Texas Police Chief Fired for Questioning Red Light Cameras Former police chief sues College Station, Texas after being fired for opposing revenue raising with traffic cameras.
Questioning the wisdom of photo enforcement can be fatal to the career of a top law enforcement official. Former Texas police Chief Michael Clancey found this out the hard way when he dared to suggest that the College Station City Council should not use red light cameras as a budgetary tool. Clancey filed a lawsuit in federal court last month demanding punitive damages and back wages from the city which, he claimed, violated his First Amendment rights.
"When the city first considered implementing red light cameras, the program was justified as a revenue-generating program, and was listed for public discussion and comment on the city council docket," Clancey's lawsuit explained. "Clancey voiced his opposition to the description of the program, explaining that he believed the red light project should be based upon concerns for public safety. This matter was not raised by Clancey in his official capacity. Rather, Clancey expressed his opinion as a citizen of College Station."
In retaliation, City Manager Glenn Brown and Assistant City Manager Kathy Merrill gave Clancey a sharply negative performance review.
"Mr Brown and Ms Merrill failed to provide any details for how Clancey could improve his performance," the lawsuit claimed. "Rather, Clancey was simply told to improve his performance by November 1, or he would be subject to termination, and provided no direction that would allow him to meet management's expectations."
Clancey claimed that he never had a chance to defend himself to city officials before he was given the choice of resigning or being fired on October 26, 2007. Clancey chose to cite "family reasons" and resign.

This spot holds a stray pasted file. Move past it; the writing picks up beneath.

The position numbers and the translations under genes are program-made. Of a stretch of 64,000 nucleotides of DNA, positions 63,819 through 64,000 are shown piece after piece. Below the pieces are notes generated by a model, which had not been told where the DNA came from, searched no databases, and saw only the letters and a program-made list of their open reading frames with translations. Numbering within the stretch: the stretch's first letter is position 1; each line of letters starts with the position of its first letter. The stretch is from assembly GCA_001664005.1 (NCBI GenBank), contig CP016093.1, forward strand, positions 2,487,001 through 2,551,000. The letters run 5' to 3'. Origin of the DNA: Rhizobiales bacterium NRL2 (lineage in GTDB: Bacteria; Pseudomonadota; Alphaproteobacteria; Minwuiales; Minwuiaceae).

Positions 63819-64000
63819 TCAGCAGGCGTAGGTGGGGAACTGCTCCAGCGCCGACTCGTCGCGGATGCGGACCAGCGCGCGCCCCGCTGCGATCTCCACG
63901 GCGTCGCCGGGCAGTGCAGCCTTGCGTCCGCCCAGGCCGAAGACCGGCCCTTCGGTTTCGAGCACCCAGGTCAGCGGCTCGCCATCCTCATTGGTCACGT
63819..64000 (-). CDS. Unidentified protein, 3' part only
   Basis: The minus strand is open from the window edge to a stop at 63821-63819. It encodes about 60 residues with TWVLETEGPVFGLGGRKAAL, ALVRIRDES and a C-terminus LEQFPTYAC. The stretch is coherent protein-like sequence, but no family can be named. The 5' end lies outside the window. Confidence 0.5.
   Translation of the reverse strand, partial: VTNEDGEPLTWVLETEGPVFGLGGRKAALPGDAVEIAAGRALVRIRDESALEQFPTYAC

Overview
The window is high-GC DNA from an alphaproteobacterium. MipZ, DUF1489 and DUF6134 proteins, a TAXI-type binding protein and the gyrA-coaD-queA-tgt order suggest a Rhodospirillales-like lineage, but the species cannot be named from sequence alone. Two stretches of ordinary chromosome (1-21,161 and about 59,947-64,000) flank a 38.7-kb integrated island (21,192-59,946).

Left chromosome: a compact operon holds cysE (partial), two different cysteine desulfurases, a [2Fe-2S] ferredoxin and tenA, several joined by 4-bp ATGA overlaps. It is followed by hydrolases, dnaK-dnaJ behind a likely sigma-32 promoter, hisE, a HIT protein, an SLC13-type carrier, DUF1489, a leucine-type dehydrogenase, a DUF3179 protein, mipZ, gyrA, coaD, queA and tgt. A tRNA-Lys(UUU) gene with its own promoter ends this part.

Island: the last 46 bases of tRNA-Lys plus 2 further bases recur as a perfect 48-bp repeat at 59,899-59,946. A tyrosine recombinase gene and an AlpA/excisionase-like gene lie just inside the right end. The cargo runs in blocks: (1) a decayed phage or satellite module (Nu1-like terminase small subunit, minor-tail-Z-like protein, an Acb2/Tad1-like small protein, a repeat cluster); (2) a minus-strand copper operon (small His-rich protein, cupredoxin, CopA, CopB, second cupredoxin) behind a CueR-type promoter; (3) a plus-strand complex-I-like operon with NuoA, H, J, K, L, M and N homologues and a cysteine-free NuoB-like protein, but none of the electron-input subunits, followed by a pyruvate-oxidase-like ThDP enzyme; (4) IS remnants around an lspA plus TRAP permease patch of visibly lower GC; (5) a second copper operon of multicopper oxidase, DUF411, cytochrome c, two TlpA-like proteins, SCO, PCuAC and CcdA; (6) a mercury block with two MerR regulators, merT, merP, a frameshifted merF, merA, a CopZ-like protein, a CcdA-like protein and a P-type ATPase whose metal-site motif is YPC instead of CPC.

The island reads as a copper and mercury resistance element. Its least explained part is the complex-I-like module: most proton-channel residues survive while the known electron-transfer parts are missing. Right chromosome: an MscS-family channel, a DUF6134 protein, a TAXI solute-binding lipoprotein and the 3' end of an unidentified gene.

Clancey's dilemma sheds light on the difference in opinion regarding photo ticketing in the law enforcement community. Top brass, represented by the International Association of Chiefs of Police, not only endorse the use of red light cameras and speed cameras, the organization makes money from "certification" of the devices. On the other hand, officers in the field tend to oppose automated ticketing machines. The Phoenix Law Enforcement Association, for example, represents over 2600 police officers in Phoenix, Arizona. The group recently testified against the state's photo radar program.
Clancey started his law enforcement career thirty years ago in Alexandria, Virginia where he rose from beat cop to captain before taking the job of chief in Westerville, Ohio in 1999. Clancey took the higher-profile College Station job in 2005. The crime rate dropped sixteen percent during his tenure. For its part, College Station officials released an internal affairs report attacking Clancey for his involvement in the cancellation of a "failure to obey a police officer" ticket issued by a rookie officer on October 9, 2007 to the daughter of a police lieutenant. The report was finalized after Clancey was forced to quit.
A copy of Clancey's lawsuit is available in a 400k PDF file at the source link below.